New restrictions, new rules… so what can you expect from this year’s race?
With the backlash against new sound restrictions of Formula One cars, together with new fuel efficiency rules limiting performance, there’s been plenty of controversy in the racing world. So, what can we expect from the Monaco Grand Prix this May?
Each Formula One season comes with its set of changes to technical and sporting regulations. This year, the new V6 engines have fuelled an early season controversy as they mark a clear departure from their V8 counterparts from previous years.
“Now in Formula One, we really have a hybrid car,” Christian Tornatore, deputy commissioner general of the Automobile Club of Monaco (ACM), told The Riviera Times. Thanks to its new energy recovery system, Tornatore explained, the car can reach a total of around 800 horsepower.
But fuel efficiency regulations have forced teams to ease up on the ‘revs’ (revolutions per minute) in order to keep their fuel flow under 100 kilograms per hour at top speed.
Technical terms aside, the result has been an additional two seconds in lap timings on average compared to last year, and the engines’ roars have been more akin to a cat’s purr.
Defending champion Sebastian Vettel, who watched the Australian Grand Prix from the trackside, called the new engine’s sound “sh*t”, telling autosport.com, “I was on the pitwall during the race, and it is better [quieter] than in a bar!”
But Christian Tornatore of the ACM expects little to change for the Monaco race. “The sound, which is unique here in Monte Carlo because of all the buildings and constructions around the circuit, will not be so different,” he says.
And with Monaco being the slowest Grand Prix of the championship, Tornatore says performances should be the same as last year. “100 kilograms is too much for the Monte Carlo Grand Prix anyway, so I think they can push it to the maximum.”
But a lack of speed doesn’t necessarily mean a lack of excitement, as the action-packed Monaco Grand Prix is one of the most anticipated races in the championship.
“The drivers love Monaco because it’s so narrow, so surprising, and so difficult to overtake,” says Tornatore, who points out that many of the racers, including current leaders Nico Rosberg and Lewis Hamilton, live in the Principality and know the circuit well.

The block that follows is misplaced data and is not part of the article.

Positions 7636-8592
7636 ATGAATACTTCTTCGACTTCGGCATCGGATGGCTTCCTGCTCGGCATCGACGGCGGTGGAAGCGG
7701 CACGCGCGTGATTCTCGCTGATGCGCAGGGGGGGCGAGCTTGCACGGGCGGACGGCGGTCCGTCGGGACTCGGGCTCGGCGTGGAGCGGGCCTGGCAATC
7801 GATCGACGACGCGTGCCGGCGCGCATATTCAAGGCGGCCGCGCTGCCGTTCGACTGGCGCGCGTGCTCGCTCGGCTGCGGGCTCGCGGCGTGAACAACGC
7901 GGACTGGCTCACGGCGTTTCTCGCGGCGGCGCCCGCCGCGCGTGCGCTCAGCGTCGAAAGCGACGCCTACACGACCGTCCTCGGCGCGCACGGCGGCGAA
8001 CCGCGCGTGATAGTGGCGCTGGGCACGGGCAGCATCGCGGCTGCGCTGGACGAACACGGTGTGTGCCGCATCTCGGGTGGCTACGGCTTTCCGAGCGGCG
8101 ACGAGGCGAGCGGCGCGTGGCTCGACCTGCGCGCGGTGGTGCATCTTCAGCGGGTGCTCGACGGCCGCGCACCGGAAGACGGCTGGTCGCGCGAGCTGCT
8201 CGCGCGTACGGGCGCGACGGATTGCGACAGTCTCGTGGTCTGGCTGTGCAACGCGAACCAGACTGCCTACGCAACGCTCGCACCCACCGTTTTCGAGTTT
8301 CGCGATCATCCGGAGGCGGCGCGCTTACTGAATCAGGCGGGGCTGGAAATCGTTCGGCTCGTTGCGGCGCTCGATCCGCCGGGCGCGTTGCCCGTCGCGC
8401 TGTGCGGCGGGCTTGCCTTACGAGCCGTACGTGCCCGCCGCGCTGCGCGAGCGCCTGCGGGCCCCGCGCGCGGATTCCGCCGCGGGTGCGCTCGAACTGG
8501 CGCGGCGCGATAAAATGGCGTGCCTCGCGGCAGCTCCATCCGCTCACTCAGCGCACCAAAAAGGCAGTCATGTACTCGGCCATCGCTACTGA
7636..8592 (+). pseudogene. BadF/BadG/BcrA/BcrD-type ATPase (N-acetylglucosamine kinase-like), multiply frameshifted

“I think we’ll have a big fight between Mercedes engines, and Mercedes, McLaren and Force India cars,” the ACM deputy commissioner general reveals. “But let’s wait for the Spanish Grand Prix, as there will be some evolution on the Lotus and Renault engines,” he adds, “so perhaps we’ll have some surprises.”
In other changes, the Formula One family greeted two new drivers to its roster this year: Daniel Ricciardo from Australia in an Infiniti Red Bull, and Kevin Magnussen from Denmark for McLaren, both of whom have shown promising results.
The 24-year-old Aussie initially finished second at the Melbourne Grand Prix but was controversially disqualified because of the fuel efficiency rules. Magnussen took second after coming in at third place. The Australian Grand Prix has been the 21-year-old Dane’s only podium thus far, but Tornatore has high expectations for him. “Magnussen won the Formula Renault 3.5 series, so we’ve seen that he was a very good fighter and a very good driver. He also has a Mercedes engine, so I imagine he’ll be in the three first rows on the grid this year.”
While drivers and diehard fans may miss the engine roars of years past, there is no doubt the prospect of a quieter Monaco Grand Prix will be welcomed by others. As to whether that will happen, we’ll have to wait and see.